Discussion Papers

Procedures for the Procurement of Aid in Europe: A Critical Assessment

Derk Bienen, June 2008

There is currently a dynamic discussion within the international donor community about a segment of the aid process that is usually ignored or let at the disposal of lawyers or procurement specialists, even in the context of the aid harmonisation and aid effectiveness discussions – the procurement of aid. Nevertheless, there is unanimity that good practices in procurement are a key factor for effective and efficient provision of aid and also contribute to a framework of good governance and free and fair competition in general. In this context, the EU and its Member States have been discussing the harmonisation of their respective procedures for the procurement of development assistance contracts.

This paper draws recommendations for the procurement of development assistance derived from a comparative analysis of procedures applied by the EU institutions and Member States in the context of development co-operation. In order to arrive at these recommendations, the following dimensions and basic assumptions are taken into account:

  • Harmonisation and alignment: the main thrust of the Paris Declaration – as far as procurement issues are concerned – is on the alignment process, i.e. to use partner countries' procurement systems. Harmonisation of procurement procedures among donors is not specifically addressed.
  • Donor influence over partner countries: the donor community intends to undertake assessments of each partner in order to validate their procurement capacity (comprising laws; regulations; guidelines; standard documents) on the basis of the work done within the framework of Working Party OECD/DAC-World Bank Joint Venture of procurement. At the same time, they provide advice and technical assistance to partner countries on public financial management and public procurement. The potential impact of harmonisation of procedures on partner countries mainly in terms of capacity building is taken into account.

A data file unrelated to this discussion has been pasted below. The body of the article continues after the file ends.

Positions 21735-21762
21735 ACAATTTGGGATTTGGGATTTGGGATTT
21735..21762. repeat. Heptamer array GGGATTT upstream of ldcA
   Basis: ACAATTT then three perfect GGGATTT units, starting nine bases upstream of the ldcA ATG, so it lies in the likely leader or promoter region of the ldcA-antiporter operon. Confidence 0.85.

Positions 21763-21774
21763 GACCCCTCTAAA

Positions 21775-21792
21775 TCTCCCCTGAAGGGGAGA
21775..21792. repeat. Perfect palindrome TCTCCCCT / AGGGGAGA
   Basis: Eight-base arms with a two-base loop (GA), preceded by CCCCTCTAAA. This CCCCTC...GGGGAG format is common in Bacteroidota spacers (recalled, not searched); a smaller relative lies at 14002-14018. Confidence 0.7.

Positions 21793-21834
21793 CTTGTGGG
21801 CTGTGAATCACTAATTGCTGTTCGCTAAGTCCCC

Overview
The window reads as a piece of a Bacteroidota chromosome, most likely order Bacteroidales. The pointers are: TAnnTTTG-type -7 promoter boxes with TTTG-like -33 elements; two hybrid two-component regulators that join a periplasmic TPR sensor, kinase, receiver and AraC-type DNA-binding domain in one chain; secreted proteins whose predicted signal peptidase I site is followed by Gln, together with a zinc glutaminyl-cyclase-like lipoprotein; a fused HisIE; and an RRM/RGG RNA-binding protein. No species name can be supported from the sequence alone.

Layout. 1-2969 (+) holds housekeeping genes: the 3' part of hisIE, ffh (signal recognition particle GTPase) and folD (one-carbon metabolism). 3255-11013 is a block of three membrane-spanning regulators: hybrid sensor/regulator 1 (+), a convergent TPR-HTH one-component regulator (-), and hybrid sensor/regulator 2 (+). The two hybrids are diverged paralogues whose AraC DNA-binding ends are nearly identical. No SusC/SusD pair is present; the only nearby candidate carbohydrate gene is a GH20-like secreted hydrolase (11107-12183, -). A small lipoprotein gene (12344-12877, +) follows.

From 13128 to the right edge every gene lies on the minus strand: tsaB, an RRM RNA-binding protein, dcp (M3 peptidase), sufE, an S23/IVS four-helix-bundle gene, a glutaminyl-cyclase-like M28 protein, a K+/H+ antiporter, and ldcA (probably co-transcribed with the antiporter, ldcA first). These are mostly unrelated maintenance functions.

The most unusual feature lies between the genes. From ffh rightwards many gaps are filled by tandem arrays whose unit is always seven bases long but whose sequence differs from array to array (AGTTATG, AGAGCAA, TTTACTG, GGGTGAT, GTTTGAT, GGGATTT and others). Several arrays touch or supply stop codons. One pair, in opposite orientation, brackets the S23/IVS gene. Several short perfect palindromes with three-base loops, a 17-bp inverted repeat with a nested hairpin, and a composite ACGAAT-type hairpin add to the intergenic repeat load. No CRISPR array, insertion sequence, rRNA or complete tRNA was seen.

• The image of the EC as a donor: harmonisation of EC procedures means to reduce the gap with MDBs and DAC and to take part as a key player of the process on harmonisation and alignment of procurement procedures, not as an observer.

Recommendations are based on a qualitative analysis of procedures for the procurement of aid (covering services, works and supply of goods) applied by European institutions (Commission General Budget, European Development Fund, European Investment Bank, European Agency for Reconstruction) and the EU25 Member States. Procedures have been analysed using a matrix of procurement procedures which was developed in order to standardise and compare the collected information. This matrix follows the logical process of procurement. It contains 15 main criteria for comparison (such as "accountability", "eligibility", etc.) and sub-criteria.

Trade and development discussion paper no. 01/2008, June 2008

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